3 Min Read
* TSX down 1 percent at 10,868.21
* Energy, materials shares lead TSX lower
* China stock market selloff spreads to North America
* Index ends August higher, sixth straight monthly gain (Adds commentary, details)
By Ka Yan Ng
TORONTO, Aug 31 (Reuters) - Toronto's main stock market index fell hard on Monday as oil and other key commodity prices dropped after a sharp selloff in Chinese equities undermined confidence in a global economic recovery, but the index still finished August with its sixth straight monthly gain.
The price of oil fell below $70 a barrel, and that pulled the index's big oil and gas group down 2.1 percent. The mining-heavy materials group dropped 2.22 percent.
Among heavyweight decliners were Suncor Energy (SU.TO), down 2.7 percent at C$33.49, and miner Teck Resources TCKb.TO, which sank 4.1 percent to C$26.42.
China's key stock index .SSEC fell 6.74 percent on Monday to a three-month closing low, logging its second-biggest monthly loss in 15 years [ID:nBJD002975].
China has been seen as a key driver of the global economic recovery and the stock market weakness rattled investor sentiment, knocking European and North American stock markets lower.
"Oil is taking a beating," said Adrian Mastracci, president and portfolio manager at KCM Wealth Management Inc in Vancouver, British Columbia.
"But I think it started with China last night. It sends a bit of a signal that maybe not all is well in that part of the world."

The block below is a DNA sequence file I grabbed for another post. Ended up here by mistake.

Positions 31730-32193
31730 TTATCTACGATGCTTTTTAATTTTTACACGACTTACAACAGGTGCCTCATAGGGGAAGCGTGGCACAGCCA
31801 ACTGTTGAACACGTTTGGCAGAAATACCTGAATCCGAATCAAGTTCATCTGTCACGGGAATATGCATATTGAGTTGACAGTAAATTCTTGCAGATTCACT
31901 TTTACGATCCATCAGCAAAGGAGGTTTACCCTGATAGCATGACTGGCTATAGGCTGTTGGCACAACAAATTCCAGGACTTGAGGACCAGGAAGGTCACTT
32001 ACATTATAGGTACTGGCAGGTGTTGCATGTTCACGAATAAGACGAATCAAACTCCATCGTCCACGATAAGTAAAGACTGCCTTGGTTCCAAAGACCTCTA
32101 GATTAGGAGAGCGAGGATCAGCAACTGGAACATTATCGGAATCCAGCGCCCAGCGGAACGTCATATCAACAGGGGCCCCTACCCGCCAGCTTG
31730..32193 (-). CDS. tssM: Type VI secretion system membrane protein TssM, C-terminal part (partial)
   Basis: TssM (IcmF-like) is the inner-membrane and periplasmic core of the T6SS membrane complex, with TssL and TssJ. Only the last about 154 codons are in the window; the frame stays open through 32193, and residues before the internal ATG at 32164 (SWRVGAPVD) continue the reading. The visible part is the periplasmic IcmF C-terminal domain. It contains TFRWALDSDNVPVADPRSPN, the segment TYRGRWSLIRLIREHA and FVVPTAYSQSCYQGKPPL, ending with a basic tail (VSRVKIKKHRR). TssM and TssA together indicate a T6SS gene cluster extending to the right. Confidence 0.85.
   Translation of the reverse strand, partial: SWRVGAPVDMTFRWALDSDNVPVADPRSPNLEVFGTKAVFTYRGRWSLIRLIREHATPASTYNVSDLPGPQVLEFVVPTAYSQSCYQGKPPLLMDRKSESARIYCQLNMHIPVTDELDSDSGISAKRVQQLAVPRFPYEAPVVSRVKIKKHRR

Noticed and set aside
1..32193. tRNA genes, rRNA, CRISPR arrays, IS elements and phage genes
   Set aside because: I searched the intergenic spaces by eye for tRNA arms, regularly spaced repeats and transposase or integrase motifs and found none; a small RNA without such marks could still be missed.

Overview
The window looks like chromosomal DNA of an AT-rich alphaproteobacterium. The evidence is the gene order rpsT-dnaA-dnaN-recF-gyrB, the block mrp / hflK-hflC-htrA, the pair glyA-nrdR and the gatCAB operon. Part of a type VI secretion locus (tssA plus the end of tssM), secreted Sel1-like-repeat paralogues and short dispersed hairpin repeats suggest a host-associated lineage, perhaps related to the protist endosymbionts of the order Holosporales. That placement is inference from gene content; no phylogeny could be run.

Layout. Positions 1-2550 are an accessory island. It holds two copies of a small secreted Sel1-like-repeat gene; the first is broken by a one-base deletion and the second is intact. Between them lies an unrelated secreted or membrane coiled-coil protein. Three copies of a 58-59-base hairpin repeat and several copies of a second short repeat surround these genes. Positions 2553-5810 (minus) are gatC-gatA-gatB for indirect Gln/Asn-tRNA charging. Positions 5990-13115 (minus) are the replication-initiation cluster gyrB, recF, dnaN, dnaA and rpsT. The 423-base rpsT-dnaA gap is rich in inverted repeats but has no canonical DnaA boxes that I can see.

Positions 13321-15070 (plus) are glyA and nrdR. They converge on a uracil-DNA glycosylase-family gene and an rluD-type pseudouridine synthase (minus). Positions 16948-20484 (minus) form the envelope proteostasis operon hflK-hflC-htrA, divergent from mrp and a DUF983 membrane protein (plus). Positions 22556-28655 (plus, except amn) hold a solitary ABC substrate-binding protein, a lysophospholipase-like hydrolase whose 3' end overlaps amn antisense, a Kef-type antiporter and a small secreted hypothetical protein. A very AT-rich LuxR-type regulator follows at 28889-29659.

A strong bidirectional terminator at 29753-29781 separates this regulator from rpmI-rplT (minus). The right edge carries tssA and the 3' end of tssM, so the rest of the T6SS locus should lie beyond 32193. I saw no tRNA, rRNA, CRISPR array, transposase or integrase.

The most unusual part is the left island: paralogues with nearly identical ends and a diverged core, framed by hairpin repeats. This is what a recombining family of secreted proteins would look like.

Domestic numbers were also somewhat disappointing. Canada's economy shrank in the second quarter, but took a small step toward recovery in June. [ID:nN31431924]
The S&P/TSX composite index .GSPTSE fell 109.76 points, or 1 percent, to close at 10,868.21. At one point, the index shed more than 200 points.
It managed to reduce the losses, partly from strength in financials, which was the only sector of the index's 10 main groups to eke out a gain on Monday.
The index posted its sixth straight monthly gain, up 0.8 percent. It is up about 45 percent from the 2009 low it hit in March.
"Overall the markets are holding up well. Any kind of dip, money seems available. We've come back almost 100 points from the low of the day. I think it's a pretty healthy market here," said Ian Nakamoto, director of research at MacDougall, MacDougall & MacTier.
"September tends to be a bad month but we'll see what happens."
After a massive rebound off five-year lows, some analysts warn Toronto's main stock index looks vulnerable to a pullback when investors return from summer vacations and see valuations that may have gotten a bit out of hand. [ID:nN28382501]
$1=$1.10 Canadian Reporting by Ka Yan Ng; editing by Peter Galloway